What explains the possibility of science?
Where did the idea or faith in an ordered world—a controlled rather than a chaotic cosmos—come from? Is this view just the view humans have always had? Is it the default view of humans? What explains the possibility of science?
One author has said that “the emergence of science is a more extraordinary event than many children of the atomic age would imagine.” Or, as Peter Harrison has said, “there was nothing inevitable about the emergence of modern science.” We often take science and all the possibilities that science allows for granted. For most people in the history of humanity, that has not been an option. Because science as we know it was not in existence.
Many saw the world as chaotic and capricious, not controlled. The view that the world has discoverable laws has not been the norm. Why would one see the world as chaotic and uncontrolled? On the other hand, why would someone see the world as controlled? And, what difference do these views make?
These views are two different tracks that take you vastly different places. Seeing the world as inherently chaotic and capricious does not lead one to think there are laws that world govern the world. The most you could hope for would be survival, not science. If there are no rules to a game, you don’t think you’re going to win the game or even make much progress. Your goal, more likely, is to stay in the game as long as possible.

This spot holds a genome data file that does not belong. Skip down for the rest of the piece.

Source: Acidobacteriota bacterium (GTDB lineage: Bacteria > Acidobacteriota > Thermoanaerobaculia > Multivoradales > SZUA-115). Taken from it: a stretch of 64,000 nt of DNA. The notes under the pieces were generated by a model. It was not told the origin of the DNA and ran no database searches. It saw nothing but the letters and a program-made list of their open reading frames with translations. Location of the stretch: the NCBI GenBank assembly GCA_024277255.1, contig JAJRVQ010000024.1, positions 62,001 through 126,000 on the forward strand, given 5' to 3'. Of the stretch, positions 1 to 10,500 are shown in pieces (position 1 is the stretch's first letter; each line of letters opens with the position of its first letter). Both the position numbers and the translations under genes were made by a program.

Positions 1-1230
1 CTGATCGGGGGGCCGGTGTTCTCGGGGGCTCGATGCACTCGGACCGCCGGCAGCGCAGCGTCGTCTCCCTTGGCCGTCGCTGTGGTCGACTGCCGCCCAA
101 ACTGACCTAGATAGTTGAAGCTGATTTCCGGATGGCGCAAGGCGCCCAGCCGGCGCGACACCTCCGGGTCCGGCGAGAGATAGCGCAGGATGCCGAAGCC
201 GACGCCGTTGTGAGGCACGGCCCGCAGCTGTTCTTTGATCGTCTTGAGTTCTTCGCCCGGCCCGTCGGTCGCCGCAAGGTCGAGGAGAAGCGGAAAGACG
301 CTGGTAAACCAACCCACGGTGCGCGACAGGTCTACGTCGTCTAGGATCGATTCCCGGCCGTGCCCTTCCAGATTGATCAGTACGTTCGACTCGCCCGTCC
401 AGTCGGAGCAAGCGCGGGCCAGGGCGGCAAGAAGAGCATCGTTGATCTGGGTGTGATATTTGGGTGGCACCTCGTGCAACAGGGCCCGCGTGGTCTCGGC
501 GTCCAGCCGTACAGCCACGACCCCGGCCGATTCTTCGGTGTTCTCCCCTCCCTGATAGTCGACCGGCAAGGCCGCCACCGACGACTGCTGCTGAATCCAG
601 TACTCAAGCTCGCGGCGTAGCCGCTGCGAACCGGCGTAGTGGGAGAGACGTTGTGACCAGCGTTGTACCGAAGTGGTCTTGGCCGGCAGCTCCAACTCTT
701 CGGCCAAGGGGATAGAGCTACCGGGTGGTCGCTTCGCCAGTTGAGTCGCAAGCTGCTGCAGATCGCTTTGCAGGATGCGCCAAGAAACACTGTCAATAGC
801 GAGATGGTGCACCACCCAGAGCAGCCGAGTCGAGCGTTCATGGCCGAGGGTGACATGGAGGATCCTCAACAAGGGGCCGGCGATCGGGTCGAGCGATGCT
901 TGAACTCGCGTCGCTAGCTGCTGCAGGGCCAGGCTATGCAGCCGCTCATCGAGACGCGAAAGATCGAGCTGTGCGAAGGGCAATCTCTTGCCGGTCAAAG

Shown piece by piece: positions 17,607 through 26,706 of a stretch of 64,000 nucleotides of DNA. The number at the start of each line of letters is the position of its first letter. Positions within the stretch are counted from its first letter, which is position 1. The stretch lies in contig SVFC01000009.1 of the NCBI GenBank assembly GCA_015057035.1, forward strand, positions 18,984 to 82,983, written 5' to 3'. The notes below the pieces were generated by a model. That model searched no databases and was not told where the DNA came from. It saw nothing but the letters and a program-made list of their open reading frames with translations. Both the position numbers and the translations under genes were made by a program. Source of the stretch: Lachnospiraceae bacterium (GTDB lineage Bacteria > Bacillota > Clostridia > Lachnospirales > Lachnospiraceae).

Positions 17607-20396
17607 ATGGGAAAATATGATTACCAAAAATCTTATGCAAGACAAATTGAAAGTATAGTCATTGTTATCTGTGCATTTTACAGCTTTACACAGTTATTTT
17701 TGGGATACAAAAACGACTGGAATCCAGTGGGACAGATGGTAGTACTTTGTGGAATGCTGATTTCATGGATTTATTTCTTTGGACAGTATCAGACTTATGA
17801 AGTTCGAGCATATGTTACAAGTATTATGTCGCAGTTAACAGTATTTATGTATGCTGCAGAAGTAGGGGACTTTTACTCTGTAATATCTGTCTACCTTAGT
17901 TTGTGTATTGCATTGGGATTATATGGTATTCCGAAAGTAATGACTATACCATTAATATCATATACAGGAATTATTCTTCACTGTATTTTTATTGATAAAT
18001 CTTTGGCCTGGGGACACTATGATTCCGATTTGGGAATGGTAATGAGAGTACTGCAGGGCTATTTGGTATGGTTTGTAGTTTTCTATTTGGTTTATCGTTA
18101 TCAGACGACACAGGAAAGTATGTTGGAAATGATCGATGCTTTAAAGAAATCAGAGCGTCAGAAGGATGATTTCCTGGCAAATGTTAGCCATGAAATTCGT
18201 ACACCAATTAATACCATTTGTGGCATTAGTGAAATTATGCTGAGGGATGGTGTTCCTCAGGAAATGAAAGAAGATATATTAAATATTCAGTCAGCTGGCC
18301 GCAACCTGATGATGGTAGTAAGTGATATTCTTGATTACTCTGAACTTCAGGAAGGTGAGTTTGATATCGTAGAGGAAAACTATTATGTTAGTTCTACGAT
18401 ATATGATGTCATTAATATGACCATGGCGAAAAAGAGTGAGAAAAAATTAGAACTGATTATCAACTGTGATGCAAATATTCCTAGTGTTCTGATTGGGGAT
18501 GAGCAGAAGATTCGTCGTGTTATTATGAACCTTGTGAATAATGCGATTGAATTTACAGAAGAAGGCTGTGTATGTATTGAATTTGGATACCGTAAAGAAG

If, however, you believe in a controlled orderly world, it makes all the difference in the world. If there are rules to “the game of life” then one might find that there are advantages to knowing those rules.
Perspectives about whether the cosmos is chaotic or controlled have had huge implications on how people have thought about an enterprise like science. If we believe something is lawless, we don’t look for laws to study.
Or consider this, in many ways a stone mosaic and stone driveway are not that different. Both are spread-out stone. I, however, look at one with intention to find the pattern and picture. I don’t do that for the other because I know no pattern or picture is there.
That’s the way, apparently, humans have always been. The world has witnessed a few great cultures, cultures one would think capable of producing science. Yet, many times science has experienced a stillbirth. Why?
It would seem, if we believe in a Creator it makes sense to believe in creation, something that was created, created with a purpose. If there’s a Law Giver, it makes sense that there would be a law, and order and rules to creation. If, however, things just came somehow from chaotic chance, it makes sense that things would be chaotic.
“There is considerable historical evidence, particularly in the writings of René Descartes, Robert Boyle and Isaac Newton, suggesting that the very notion of ‘natural laws’ is rooted in the understanding of a rational creator God who sustains an intelligible universe.”